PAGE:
Skip to main content

paranoid theory of the week :: is prescription drug abuse to blame for this week's charleston massacre?

it was inevitable that theories of various sorts would start circulating about dylann roof, the man accused* of killing nine black parishioners as they attended a prayer meeting this week. it's a grotesque, tragic story that reflects the ugly realities of racism in america. a website registered to roof, "the last rhodesian" [link is no longer active, but his already infamous manifesto was reprinted by gawker here], contained a lengthy manifesto about race in america and around the world, familiar to those of us who have read about hate groups before.

despite what some have claimed, this crime is intimately linked with the issues of race, in particular the tension between black and white. and it may be enough to leave it at that: a young man filled with irrational hate acted upon that hate in the worst possible way and now nine innocent people are dead. but for those of us who would like to maintain some hope for the future of the world, there is a desire to dig a little deeper and to examine how dylann roof became the way he was: the manifesto widely attributed to him claims that his family were not racists, but is that true? what was his connection to the council of conservative citizens, the group he mentions as having pushed his beliefs to an extreme form of racism? [the southern poverty law centre lists the council of concerned citizens as one of nineteen hate groups currently active in south carolina.] how many people knew about his plans and did any of them try to alert authorities of the danger he might pose? we ask those questions because we understand that arresting and incarcerating dylann roof doesn't make a whole lot of difference if the system that made him a terrorist remains in place. it's the same reason we should be asking why westerners are identifying with islamic state, even rushing off to fight with them. clearly, there's something wrong with them, but there's also something wrong with us that we keep producing people with this kind of murderous rage.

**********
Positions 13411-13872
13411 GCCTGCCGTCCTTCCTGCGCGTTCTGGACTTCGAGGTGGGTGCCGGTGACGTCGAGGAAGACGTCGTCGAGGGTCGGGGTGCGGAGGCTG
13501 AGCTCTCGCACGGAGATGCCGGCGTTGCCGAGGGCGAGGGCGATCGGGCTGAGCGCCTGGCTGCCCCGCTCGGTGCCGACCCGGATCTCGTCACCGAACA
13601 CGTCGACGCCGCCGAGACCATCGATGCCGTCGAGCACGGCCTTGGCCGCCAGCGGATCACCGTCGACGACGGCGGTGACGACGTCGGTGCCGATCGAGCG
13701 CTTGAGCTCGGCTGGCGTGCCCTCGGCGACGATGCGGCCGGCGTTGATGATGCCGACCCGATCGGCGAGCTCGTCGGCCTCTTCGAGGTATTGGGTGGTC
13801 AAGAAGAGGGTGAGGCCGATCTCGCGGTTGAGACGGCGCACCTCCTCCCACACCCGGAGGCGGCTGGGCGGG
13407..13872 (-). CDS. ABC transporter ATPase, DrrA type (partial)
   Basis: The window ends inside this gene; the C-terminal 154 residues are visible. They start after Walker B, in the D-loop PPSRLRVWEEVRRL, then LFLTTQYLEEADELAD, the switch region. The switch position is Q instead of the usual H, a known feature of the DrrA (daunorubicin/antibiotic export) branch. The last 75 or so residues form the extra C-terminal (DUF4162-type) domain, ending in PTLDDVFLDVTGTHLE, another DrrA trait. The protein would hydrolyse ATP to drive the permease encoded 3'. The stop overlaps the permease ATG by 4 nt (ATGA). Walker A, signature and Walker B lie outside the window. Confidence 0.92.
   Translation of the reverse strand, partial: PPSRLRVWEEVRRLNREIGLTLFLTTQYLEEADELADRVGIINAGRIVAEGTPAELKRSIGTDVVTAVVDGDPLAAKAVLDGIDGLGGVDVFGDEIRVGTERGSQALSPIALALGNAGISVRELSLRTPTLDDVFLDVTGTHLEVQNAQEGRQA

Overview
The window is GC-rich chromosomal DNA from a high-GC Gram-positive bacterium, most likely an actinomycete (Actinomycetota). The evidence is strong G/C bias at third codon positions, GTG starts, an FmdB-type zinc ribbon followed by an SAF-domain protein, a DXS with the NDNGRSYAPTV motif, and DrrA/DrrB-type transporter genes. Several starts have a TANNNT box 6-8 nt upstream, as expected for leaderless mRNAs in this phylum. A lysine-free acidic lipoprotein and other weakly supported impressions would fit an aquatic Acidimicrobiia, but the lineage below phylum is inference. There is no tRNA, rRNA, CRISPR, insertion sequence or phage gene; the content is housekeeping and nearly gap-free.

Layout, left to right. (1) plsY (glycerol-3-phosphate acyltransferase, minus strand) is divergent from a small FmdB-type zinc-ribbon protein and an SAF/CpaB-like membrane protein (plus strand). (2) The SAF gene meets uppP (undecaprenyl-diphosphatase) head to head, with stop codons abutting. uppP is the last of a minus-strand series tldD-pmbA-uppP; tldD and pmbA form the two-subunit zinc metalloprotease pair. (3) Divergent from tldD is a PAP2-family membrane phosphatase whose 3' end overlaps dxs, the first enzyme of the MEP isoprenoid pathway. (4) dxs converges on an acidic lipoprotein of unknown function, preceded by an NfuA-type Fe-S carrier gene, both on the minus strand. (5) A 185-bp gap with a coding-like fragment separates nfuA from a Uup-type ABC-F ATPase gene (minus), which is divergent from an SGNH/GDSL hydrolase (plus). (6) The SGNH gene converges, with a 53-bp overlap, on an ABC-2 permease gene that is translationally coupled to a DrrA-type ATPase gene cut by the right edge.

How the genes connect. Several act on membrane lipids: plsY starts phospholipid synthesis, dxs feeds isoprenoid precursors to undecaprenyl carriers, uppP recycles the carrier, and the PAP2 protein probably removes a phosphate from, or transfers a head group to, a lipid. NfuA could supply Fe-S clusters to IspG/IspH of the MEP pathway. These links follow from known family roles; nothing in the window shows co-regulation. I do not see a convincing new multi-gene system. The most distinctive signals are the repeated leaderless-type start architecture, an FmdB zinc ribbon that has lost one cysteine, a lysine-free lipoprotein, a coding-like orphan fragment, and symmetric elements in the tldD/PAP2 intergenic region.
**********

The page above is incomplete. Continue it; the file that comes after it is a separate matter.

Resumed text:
victims of the charleston massacre
one question that has been raised stems from a previous arrest at a mall in columbia. roof was caught holding strips of suboxone, a painkiller sometimes used as an alternative to methadone in the treatment of heroin addiction. could this drug have played a role in twisting his mind and making him cross the line into violence?

the theory ::

dylann roof's violence was triggered by illegal use of suboxone, in keeping with previously reported side effects of the drug.

the origin ::

hard to pinpoint exactly, but the earliest article on the subject seems to be this piece, by robert harrington.

the believers ::

not a lot of well-known people, but many on social media are giving some credence to the idea that the drug could have contributed to dylann roof's state of mind.

the bad guys ::

big pharma, who have hidden the fact that violent outbursts have previously been linked to suboxone.

the evidence ::

well, to start with, there's the fact that roof was arrested with non-prescription suboxone, which would tend to make one believe that he could have been taking it. a high school classmate claims that roof used drugs, particularly prescription drugs, regularly and heavily. tough to verify, but damning if true. there is no evidence to suggest that roof was on drugs at the time of the massacre, nor anyone who has said that he continued to do drugs in the years since he left high school.

dylann roof
but more important than the question of whether he was taking the drug is the question of whether the drug itself could cause a violent outburst that leaves nine people dead.

well, let's first deal with one part of that allegation: was dylann roof suffering from a violent outburst? no, he wasn't. the fact that he brought his semi-automatic gun with him to the church and that he stayed an hour among the congregation before killing them shows that this was not a "rage killing". he did not suddenly fly off the handle, but carefully planned the massacre, prepared for it, and gave himself the time to think about what it was he was doing in the presence of his imminent victims.

so, what we're really asking about suboxone is if it can be linked to instances of long-term psychological damage, resulting in a shift towards violent behaviour.